I told her how I had spent a lot of time in Iraq and Afghanistan, photographing American troops in combat. I told her that earlier this year I was a month in Ramadi and then a few more weeks in a tough spot called Helmand. I told her how I am going back to Iraq sometime this summer and that I was very sorry to see her this Memorial Day in the national cemetery, visiting a grave.

Mary said that they had planned to get married after Jimmy’s four years of service were up next year. “We loved each other so much,” she said. “We thought we had all of the time in the world.”

After a few moments more, my beautiful wife, Gretchen, now almost 9 months pregnant, walked over with our two-year-old Isabella. Our daughter started climbing over me, saying “daddy” in my ear and pulling on my arm to come walk with her. I felt awkward and guilty about the contrast, but if Mary felt it too, she was nothing but gracious and friendly. I told her that I would forward her some photos of her from that day if she would like and she gave me her email address. We said our goodbyes and I moved on with my family through the sea of graves.

Later on, I passed by and she was lying in the grass sobbing, speaking softly to the stone, this time her face close to the cold marble, as if whispering into Jimmy’s ear.

Some people feel the photo I took at the moment was too intimate, too personal. Like many who have seen the picture, I felt overwhelmed by her grief, and moved by the love she felt for her fallen sweetheart.

After so much time covering these wars, I have some difficult memories and have seen some of the worst a person can see – so much hatred and rage, so much despair and sadness. All that destruction, so much killing. And now, one beautiful and terribly sad spring afternoon amongst the rows and rows of marble stones – a young woman’s lost love.

I felt I owed the Arlington National Cemetery a little time – and I think I still do. Maybe we all do.

Positivity: The History of Memorial Day

Filed under: Positivity,US & Allied Military — Tom @ 12:02 am

From About.com (more background is at this link at usmemorialday.org):

It was 1866 and the United States was recovering from the long and bloody Civil War between the North and the South. Surviving soldiers came home, some with missing limbs, and all with stories to tell. Henry Welles, a drugstore owner in Waterloo, New York, heard the stories and had an idea. He suggested that all the shops in town close for one day to honor the soldiers who were killed in the Civil War and were buried in the Waterloo cemetery. On the morning of May 5, the townspeople placed flowers, wreaths and crosses on the graves of the Northern soldiers in the cemetery. At about the same time, Retired Major General Jonathan A. Logan planned another ceremony, this time for the soldiers who survived the war. He led the veterans through town to the cemetery to decorate their comrades’ graves with flags. It was not a happy celebration, but a memorial. The townspeople called it Decoration Day.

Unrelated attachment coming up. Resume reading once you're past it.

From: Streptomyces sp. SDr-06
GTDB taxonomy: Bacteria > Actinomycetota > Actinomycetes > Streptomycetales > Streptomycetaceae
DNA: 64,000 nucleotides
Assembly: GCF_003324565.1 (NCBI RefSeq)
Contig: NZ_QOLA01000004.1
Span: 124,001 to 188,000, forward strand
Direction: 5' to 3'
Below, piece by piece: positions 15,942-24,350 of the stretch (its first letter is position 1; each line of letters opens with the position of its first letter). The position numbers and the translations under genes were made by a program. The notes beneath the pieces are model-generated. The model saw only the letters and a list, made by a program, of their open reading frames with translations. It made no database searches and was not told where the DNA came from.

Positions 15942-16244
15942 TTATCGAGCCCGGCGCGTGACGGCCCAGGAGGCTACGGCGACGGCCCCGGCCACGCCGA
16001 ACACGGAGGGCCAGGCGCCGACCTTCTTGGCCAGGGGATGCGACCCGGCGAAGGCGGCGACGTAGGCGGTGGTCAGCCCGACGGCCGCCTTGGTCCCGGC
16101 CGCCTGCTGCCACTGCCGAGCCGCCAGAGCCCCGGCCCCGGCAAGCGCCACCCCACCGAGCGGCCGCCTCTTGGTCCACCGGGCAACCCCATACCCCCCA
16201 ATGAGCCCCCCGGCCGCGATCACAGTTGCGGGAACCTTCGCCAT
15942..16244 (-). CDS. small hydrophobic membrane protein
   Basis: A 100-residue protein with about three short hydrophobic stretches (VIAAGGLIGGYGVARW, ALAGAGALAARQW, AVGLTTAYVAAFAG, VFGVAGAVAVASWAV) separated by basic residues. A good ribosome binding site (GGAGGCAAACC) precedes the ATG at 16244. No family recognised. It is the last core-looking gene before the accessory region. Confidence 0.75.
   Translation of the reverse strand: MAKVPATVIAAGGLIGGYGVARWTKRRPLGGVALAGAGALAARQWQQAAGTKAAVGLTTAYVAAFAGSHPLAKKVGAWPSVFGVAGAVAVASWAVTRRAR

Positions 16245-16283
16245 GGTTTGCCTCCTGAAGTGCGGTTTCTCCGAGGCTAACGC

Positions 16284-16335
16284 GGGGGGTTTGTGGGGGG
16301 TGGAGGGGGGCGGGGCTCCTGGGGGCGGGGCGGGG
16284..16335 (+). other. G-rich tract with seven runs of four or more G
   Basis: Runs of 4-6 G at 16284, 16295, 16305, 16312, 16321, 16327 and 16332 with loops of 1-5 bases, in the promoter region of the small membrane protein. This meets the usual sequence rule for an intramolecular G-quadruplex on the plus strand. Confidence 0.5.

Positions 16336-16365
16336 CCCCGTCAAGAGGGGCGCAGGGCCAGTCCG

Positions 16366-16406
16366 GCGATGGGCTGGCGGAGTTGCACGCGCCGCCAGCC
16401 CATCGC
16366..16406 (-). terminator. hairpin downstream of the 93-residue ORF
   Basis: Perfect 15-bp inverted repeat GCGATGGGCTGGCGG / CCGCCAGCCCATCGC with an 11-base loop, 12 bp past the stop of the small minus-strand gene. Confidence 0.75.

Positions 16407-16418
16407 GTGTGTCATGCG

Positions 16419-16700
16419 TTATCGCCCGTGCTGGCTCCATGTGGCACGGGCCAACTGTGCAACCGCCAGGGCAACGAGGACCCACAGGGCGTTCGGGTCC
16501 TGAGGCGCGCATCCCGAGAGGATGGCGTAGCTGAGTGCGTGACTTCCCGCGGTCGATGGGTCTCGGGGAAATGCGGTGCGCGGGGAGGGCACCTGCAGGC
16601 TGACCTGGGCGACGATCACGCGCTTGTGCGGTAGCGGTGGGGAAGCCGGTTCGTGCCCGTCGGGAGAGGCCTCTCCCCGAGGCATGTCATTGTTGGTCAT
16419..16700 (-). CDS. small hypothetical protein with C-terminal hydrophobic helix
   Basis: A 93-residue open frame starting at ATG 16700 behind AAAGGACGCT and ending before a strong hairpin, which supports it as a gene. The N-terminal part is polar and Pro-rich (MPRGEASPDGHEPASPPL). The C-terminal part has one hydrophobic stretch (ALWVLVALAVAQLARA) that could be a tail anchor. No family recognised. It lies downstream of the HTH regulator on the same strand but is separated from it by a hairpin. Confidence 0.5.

In Retired Major General Logan’s proclamation of Memorial Day, he declared:

“The 30th of May, 1868, is designated for the purpose of strewing with flowers, or otherwise decorating the graves of comrades who died in defense of their country and during the late rebellion, and whose bodies now lie in almost every city, village and hamlet churchyard in the land. In this observance no form of ceremony is prescribed, but posts and comrades will in their own way arrange such fitting services and testimonials of respect as circumstances may permit.”

The two ceremonies were joined in 1868, and northern states commemorated the day on May 30. The southern states commemorated their war dead on different days. Children read poems and sang civil war songs and veterans came to school wearing their medals and uniforms to tell students about the Civil War. Then the veterans marched through their home towns followed by the townspeople to the cemetery. They decorated graves and took photographs of soldiers next to American flags. Rifles were shot in the air as a salute to the northern soldiers who had given their lives to keep the United States together.

In 1882, the name was changed to Memorial Day and soldiers who had died in previous wars were honored as well. In the northern United States, it was designated a public holiday. In 1971, along with other holidays, President Richard Nixon declared Memorial Day a federal holiday on the last Monday in May.

Cities all around the United States hold their own ceremonies on the last Monday in May to pay respect to the men and women who have died in wars or in the service of their country. …..

Read additional history at the About.com link.